- A doctor may prescribe depression tablets. These work to reduce or take away the symptoms and can be prescribed for up to a year. Like all medications, antidepressants can have negative side effects, including insomnia, sleepiness, nausea, weight changes and sexual problems.
How can natural supplements help treat depression?
Here are some of the benefits of using good quality anti-depression supplements like Herbal Ignite:
- Improved mood and emotions.
- Reduced stress and anxiety levels.
- Better concentration and energy levels.
- Increased productivity and physical and mental performance.
- Better quality sleep.
- Improved health.
How Herbal Ignite for Women helps relieve depression and anxiety
Herbal Ignite for Women is an over-the-counter dietary supplement taken daily with food to support pre-menstrual tension and menopause and to restore hormone levels to a healthy balance. It also helps reduce stress levels and increase libido.
Herbal Ignite for Women contains four key ingredients:
- Damiana is the key fatigue and stress fighter in Herbal Ignite for Women. Known as the ‘ultimate feel-good herb’ for women, it combats fatigue, relaxes the body, reduces stress and anxiety, lifts mood and enhances sexual response. It also helps balance female hormone levels, control hot flushes and is especially renowned for its libido enhancing qualities.
- Dong Quai is known as ‘the women’s herb’ or ‘female ginseng’ because it is recognised in traditional Asian medicine as an excellent all-purpose women’s herb. It is used to calm nerves, relieve anxiety and mood swings, aid in the treatment of various skin conditions, promote youthfulness, reduce stress and is also considered effective in treating cancer. It also helps restore hormonal balance, improve menstrual regularity and relieves PMS and hot flushes.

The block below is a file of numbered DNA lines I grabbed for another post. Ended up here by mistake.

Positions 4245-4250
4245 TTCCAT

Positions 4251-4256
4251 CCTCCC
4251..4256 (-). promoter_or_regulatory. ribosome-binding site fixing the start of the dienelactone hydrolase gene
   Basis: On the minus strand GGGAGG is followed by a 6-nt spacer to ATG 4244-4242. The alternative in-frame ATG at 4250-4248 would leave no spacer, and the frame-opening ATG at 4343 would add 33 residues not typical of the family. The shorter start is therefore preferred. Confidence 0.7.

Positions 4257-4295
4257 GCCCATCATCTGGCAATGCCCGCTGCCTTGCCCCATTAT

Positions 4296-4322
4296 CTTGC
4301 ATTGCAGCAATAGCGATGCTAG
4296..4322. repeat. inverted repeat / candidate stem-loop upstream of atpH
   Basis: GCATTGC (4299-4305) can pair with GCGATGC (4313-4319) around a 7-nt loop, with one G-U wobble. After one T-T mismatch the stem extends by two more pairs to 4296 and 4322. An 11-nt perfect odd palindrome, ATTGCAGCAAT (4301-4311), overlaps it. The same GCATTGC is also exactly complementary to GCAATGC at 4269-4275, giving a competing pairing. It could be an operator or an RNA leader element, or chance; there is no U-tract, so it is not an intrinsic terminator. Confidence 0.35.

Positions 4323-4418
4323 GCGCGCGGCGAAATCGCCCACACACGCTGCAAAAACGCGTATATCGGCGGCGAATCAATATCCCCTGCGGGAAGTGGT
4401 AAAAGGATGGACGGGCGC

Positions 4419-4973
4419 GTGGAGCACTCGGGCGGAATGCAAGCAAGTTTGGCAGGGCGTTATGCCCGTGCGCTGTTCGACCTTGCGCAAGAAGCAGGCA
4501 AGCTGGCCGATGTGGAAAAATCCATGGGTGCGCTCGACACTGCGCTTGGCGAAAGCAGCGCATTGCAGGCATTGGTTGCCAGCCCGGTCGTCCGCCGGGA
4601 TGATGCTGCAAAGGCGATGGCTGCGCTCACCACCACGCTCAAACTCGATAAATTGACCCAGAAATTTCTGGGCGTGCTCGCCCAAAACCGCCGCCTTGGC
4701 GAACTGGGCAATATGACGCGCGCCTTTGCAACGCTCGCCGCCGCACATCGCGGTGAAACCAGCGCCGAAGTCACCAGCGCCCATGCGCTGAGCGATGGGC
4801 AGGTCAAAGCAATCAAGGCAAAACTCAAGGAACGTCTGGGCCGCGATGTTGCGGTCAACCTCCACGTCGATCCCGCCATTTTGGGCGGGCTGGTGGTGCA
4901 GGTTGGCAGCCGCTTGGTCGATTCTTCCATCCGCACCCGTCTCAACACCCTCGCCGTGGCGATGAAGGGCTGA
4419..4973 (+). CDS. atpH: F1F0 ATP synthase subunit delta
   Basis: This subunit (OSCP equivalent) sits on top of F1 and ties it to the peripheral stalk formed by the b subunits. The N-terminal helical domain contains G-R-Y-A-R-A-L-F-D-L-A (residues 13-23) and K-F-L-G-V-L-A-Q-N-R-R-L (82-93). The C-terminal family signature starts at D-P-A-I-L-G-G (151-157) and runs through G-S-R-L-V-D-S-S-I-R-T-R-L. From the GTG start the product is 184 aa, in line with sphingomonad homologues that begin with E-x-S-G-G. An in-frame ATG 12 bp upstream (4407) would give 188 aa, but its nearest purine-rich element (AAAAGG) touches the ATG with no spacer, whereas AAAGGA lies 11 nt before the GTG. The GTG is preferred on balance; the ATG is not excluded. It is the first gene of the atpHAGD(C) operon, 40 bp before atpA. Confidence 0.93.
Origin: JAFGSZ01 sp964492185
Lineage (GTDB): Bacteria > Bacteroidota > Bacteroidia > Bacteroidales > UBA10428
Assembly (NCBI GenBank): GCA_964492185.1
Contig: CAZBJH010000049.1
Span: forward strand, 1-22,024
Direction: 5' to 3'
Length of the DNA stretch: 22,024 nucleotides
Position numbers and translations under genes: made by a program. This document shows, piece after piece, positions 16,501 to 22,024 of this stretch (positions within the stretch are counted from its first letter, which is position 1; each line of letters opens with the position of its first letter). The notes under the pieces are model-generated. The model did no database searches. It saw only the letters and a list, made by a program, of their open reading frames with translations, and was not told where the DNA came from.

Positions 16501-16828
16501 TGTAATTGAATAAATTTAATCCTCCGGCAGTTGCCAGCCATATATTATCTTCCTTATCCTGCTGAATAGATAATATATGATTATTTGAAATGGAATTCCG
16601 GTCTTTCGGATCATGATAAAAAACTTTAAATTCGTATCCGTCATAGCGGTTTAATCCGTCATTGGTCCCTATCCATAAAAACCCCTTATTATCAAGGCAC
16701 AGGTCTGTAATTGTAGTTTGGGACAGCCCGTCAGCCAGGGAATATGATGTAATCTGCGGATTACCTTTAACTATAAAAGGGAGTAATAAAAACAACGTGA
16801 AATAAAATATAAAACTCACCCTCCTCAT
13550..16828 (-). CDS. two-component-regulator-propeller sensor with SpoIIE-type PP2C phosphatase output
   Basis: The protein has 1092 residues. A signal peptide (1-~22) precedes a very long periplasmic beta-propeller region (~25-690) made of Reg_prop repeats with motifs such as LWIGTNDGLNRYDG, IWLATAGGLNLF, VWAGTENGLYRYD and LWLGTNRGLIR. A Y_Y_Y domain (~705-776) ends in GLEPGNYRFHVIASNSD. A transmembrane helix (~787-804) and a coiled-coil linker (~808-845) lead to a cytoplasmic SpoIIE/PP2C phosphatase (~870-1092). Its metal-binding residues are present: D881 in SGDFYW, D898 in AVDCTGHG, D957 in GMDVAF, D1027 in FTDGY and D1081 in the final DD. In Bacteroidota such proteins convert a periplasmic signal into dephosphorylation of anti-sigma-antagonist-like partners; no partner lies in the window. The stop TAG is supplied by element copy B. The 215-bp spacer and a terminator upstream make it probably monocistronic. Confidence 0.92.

- Tribulus Terrestris is a general tonic that supports sex drive, ovulation and reproductive health. It also balances hormone levels, boosts vitality and sense of wellbeing.
- Horny Goat Weed has been used in traditional medicine as an aphrodisiac to increase libido, improve sexual response and function and create a feeling of wellbeing during menopause. It has been used since ancient times to promote physical and mental energy. It stimulates libido by enhancing sexual response and orgasm, relieves symptoms associated with PMS and menopause, balances hormones, relieves stress and aids in the treatment of osteoporosis.
Horny Goat Weed contains a flavonoid called Icariin that assists to increase nitric oxide levels relaxing genital muscles in men and women, promoting erections and orgasms. It also influences the stress hormone cortisol to help relieve stress.
Herbal Ignite has been used successfully by thousands of men and women in New Zealand and Australia to help beat stress and fatigue, boost libido and sexual satisfaction. It is 100% natural and free of unpleasant side effects. It is made in New Zealand to the highest standards, with thorough testing and guarantees of no adulteration or undeclared ingredients.
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Disclaimer. This information is provided for general informational purposes only and does not substitute for the advice provided by your medical professional. Always seek specific medical advice for treatment appropriate to you. Individual results may vary and are not guaranteed.